14. We have spent the night in a couple of truly ugly campgrounds. Mostly these are private, not in a state or national park. In North Carolina, we pulled into a camp with 6 sites. It was basically a small gravel parking lot in a level space created by scraping a hill out of the way. The only green was the small septic drain field, also used as a dog walk (poop) area.

15. The biggest problem of all: traffic and other drivers! On the New Hampshire/ Massachusetts border a pickup abruptly pulled out halfway across our lane. He was coming out of a bar parking lot and seemed to have no awareness of us as we swerved and screeched. With David at the wheel, already talking about the safety margin driving slower than the speed limit on a mountain downhill, we came out of it without a scratch but our hearts were racing when we were safely on our way again.

So, that’s about it for the negative things. All in all it’s been quite a lovely and trouble free trip.

– Jane

DAY 70, 11/23/2012 John’s Deer

We were lucky enough last night to stumble into a great spot in Oconee National Forest.  The first dirt road we walked into had a group of trailers and hunters who looked settled for Thanksgiving weekend.  OLYMPUS DIGITAL CAMERAOf course, the reason we walk in first is to secure the requisite privacy but also to ensure that I can turn the Tramper-Truck combo around with reasonable ease.

Right about when we had leveled the trailer and were ready to start our fire, a visitor from a nearby campsite drove up.  He was very gracious and quick to allay our fears that we had parked on private property not National Forest.  He was here to hunt and wondered in which direction we’d be hunting!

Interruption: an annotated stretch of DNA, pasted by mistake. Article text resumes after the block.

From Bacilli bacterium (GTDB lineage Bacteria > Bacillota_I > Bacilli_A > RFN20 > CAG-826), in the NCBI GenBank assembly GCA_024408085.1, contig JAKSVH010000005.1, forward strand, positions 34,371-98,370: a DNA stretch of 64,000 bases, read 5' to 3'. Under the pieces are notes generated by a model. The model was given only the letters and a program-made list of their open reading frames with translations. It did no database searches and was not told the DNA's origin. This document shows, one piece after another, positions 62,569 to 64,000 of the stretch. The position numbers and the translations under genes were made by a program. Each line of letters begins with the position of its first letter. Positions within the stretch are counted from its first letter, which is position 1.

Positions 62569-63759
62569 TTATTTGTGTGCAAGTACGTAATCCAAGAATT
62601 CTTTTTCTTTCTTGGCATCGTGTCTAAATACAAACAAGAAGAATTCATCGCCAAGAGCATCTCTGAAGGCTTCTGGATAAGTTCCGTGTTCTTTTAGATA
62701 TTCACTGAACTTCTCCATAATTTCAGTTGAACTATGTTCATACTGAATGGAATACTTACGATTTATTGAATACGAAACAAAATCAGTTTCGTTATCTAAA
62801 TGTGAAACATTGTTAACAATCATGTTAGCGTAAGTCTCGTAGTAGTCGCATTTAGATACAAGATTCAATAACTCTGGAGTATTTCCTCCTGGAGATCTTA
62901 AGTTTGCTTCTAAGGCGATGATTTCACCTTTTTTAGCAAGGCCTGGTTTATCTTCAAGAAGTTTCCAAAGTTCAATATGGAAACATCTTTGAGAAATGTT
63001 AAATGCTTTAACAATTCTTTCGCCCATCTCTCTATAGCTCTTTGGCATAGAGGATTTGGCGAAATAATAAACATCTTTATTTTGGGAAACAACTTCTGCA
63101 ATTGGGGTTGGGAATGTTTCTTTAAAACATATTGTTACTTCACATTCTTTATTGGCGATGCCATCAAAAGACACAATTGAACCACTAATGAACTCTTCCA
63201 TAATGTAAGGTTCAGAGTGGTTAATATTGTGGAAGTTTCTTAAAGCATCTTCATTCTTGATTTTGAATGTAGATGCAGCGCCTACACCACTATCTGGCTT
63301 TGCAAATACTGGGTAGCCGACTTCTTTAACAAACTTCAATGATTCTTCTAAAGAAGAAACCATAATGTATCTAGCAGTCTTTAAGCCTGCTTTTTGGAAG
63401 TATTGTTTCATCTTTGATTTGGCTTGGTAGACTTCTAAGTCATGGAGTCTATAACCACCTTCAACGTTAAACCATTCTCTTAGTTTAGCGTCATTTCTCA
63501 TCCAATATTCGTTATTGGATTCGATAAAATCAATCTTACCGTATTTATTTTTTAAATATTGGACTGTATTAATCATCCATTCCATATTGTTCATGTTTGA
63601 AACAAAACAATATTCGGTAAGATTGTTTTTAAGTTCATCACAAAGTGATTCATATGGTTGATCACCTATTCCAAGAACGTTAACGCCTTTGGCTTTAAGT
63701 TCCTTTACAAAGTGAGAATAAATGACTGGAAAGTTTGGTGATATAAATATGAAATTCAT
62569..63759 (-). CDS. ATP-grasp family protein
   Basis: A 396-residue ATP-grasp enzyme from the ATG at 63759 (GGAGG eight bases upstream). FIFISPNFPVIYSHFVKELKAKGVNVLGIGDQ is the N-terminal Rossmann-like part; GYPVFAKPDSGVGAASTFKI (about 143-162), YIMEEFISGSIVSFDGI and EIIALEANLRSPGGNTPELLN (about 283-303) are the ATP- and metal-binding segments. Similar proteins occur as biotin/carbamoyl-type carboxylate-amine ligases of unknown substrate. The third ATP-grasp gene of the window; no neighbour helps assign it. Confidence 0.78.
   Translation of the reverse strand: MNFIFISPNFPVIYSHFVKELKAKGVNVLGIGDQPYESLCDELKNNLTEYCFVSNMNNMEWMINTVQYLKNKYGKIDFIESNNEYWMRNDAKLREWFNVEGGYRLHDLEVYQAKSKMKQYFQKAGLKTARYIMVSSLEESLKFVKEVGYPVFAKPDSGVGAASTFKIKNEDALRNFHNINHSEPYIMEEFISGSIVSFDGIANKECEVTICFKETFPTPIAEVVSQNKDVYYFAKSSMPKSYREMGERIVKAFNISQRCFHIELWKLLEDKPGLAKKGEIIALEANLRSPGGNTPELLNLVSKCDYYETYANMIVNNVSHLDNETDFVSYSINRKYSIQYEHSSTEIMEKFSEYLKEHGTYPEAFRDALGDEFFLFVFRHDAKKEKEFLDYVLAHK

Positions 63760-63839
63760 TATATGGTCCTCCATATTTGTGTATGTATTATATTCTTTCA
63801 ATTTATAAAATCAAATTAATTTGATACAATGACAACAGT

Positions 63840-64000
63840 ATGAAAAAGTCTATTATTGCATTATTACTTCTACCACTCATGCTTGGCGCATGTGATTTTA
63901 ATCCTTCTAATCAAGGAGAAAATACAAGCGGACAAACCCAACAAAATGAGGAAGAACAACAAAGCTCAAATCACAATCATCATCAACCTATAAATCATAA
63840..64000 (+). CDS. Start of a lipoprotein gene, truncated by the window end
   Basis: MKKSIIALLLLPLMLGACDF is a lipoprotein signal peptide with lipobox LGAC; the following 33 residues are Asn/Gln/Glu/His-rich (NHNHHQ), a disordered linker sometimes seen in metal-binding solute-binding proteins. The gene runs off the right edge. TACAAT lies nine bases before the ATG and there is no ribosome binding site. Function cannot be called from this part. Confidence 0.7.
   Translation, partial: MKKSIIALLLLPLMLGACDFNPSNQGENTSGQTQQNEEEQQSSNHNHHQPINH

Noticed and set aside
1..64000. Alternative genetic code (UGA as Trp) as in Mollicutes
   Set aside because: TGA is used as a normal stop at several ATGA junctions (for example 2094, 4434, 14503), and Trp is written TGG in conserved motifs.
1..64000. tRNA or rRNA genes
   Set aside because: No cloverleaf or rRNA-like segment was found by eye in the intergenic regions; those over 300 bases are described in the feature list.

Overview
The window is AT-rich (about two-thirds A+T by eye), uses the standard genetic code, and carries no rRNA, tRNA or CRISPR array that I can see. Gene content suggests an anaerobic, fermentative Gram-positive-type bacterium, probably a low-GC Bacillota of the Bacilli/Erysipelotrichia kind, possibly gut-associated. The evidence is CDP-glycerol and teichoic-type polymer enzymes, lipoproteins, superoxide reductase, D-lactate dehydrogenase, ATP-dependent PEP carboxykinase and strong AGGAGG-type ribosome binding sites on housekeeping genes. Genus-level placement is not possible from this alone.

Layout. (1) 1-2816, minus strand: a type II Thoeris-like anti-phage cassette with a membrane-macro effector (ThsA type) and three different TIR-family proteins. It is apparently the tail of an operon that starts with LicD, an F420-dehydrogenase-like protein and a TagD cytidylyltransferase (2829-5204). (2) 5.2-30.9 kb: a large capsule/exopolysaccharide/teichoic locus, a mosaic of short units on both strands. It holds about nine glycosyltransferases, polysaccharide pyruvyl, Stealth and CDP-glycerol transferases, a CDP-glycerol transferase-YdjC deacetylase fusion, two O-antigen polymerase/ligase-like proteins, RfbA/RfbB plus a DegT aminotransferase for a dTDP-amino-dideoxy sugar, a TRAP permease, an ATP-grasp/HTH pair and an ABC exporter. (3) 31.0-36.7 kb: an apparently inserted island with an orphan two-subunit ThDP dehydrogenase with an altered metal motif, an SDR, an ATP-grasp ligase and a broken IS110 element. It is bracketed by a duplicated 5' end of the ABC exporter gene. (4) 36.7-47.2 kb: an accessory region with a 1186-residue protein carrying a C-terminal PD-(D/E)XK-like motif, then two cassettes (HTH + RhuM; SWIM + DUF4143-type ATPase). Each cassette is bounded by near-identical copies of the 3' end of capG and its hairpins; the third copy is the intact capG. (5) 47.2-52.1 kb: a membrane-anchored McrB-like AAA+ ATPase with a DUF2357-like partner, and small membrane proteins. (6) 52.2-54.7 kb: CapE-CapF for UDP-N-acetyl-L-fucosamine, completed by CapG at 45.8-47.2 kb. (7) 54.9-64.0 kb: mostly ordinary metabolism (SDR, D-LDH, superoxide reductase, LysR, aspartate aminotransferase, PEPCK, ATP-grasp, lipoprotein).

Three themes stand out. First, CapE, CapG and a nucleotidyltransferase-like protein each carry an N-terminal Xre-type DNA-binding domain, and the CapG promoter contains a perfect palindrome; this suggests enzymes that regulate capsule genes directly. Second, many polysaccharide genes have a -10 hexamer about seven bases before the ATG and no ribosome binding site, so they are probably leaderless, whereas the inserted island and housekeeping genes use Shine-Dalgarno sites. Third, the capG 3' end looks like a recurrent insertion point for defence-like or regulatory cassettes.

John gave us a few nice logs from the bed of his pickup for our fire.  We shared a delightful couple hours, looked at pictures of his 4 year old son Wesley, videos of his ski boat planing out at 60 mph, and a competition mud truck he had built.  Just plain fun guy-talking.OLYMPUS DIGITAL CAMERA

Later, in the lovely quiet of a forest dark, we heard rustling ever nearer and nearer the fire. After several hours of this and noting the rustling had been downhill to the left, but later heard way off right, I had to investigate.  First I used the super-bright flashlight, but it revealed no pair of eyes to give away location.  Before the fire died down I grabbed a stick (har har) and walked a bit closer to figure this little rustling thing out.  Well, I think it noticed I was getting closer and it scampered right across the dirt road below the gate.  I had surprised an opossum, so I let him or her continue on their nocturnal way.

In the morning as we were driving out the little dirt road, we stopped at John’s campsite.  He was dressing a dear from his successful dawn hunt.  I am no stranger to anatomy and visited for a bit before we continued.  I know you can’t sell deer meat, but sure had to work hard not to offer to buy some.  Venison sure would have been delicious!

David helped. Jane stayed in the car.

David helped. Jane stayed in the car.

– David